Jenn Bakalar is a professional arts educator, as well as visual and multi-media artist whose work deals with female physical and social identities. After graduating from SUNY Purchase College in 2009 with a BFA in Painting and Drawing and Minor in Art History, Bakalar resided in Brooklyn, New York where she earned a Masters Degree in Arts Education from CUNY Brooklyn College. Often autobiographical, Bakalar’s visual exploration of the feminine identity proposes the female force as a balance of positive and negative, creative and destructive. She currently lives in New Hampshire and continues to pursue collaborations and teaching opportunities.
MA, Arts Education: Brooklyn College 2017
BFA, Painting and Drawing: SUNY Purchase, Chancellor’s Award for Student Excellence 2009
Professional Experience in Arts Education available on request
Coast to Coast, Recent Paintings by Jenn Bakalar
Toys and Games with a Twist
Longwood Art Gallery @ Hostos
Contemporary Art Fair NYC
The Javitz Center
PGARTVENTURE PRESENTS“AN AFTERNOON WITH ART AND HORSES”
Boulder Brook Equestrian Center
The teaching philosophy I use in my classroom experience is based on the belief that I can’t teach students what’s important, they must decide for themselves what is of importance. This attitude towards instruction is modeled on the great teachers in my own life, and has turned into what can be described as a Taoist approach to art education. The Way, also known as the Tao, is in everything and flows through all of us; it is the natural balance of life and represents human nature at its most refined and upstanding. I have been especially influenced by the writings of Zhuangzi and his descriptions of the Tao in his clever dialogues with other sages in “The Music of Nature.” The central notion of the teaching styles of these philosophers parallels my own: that learning occurs through communication, and often with a sense of humor. Just as the Tao is in all things, I believe that art is for everyone because it is in everything we make and do. Art is meant for people of all ages and levels of awareness: students, teachers, the sensitive, the unaware, rich and poor, chronically pessimistic and those who are optimistic. When understood in terms of the “music of nature,” art can be for everyone to experience. Art is for people who like to make things, and especially for those who enjoy what others make.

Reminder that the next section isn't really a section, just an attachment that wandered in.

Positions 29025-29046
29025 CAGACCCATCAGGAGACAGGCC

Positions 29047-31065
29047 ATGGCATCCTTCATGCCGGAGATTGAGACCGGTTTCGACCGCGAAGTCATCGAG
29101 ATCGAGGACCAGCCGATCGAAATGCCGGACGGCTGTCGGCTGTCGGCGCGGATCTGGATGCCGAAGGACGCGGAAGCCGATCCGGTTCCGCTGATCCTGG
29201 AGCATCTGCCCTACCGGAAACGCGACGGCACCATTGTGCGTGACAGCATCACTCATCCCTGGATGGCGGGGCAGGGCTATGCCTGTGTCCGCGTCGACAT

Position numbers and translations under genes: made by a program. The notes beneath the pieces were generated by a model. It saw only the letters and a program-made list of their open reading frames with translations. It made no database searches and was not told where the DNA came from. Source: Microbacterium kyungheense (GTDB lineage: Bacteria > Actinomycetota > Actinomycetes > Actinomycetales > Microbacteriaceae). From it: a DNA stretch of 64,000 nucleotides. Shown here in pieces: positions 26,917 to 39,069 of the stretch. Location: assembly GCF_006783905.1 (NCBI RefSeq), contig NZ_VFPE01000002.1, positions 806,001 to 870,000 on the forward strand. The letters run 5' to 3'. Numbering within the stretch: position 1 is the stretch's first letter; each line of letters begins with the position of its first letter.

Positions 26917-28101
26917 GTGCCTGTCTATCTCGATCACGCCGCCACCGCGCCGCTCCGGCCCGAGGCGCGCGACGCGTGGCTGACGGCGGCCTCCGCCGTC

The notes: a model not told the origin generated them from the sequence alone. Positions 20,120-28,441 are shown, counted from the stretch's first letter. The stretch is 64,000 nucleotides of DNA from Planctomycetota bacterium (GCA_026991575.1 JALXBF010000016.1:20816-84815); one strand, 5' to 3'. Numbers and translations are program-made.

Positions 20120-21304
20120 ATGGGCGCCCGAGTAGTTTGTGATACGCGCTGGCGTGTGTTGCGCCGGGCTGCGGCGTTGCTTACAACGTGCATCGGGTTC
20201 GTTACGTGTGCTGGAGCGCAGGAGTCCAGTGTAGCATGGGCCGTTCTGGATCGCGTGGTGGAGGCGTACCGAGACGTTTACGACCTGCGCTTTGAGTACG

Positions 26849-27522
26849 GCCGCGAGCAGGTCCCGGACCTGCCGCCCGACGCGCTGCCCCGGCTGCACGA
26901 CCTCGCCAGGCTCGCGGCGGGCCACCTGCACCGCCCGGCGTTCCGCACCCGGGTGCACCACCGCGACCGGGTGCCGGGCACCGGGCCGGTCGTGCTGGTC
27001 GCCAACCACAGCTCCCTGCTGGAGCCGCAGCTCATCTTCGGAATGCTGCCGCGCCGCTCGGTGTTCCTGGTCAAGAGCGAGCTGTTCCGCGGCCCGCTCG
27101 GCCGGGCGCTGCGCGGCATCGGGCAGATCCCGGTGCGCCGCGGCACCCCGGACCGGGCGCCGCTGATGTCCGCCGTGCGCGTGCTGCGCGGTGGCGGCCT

At the core of my lessons is the goal of a neutral presentation of existing art works in as direct a method as possible, most often via projection or Smart Board. I always begin an investigation into an artwork by asking students a question and their opinions about the artwork, and answering factual inquiries only when necessary to fill in the bigger picture. Whenever a student says that he or she “likes” an artwork or something about it, they must always answer why. Being beautiful or pleasant alone does not good art make. In addition to a non-biased presentation, works for analysis must also be culled from a wide range of sources. The number of historical artworks is finite, however the possibilities and combinations of canons from which we chose examples of master works does not need to be. To be able to learn from generations that have gone before, but not give undue reverence to the past, students must be exposed to a wide variety of quality works in order to come to their own conclusions about what makes up his or her concept of art.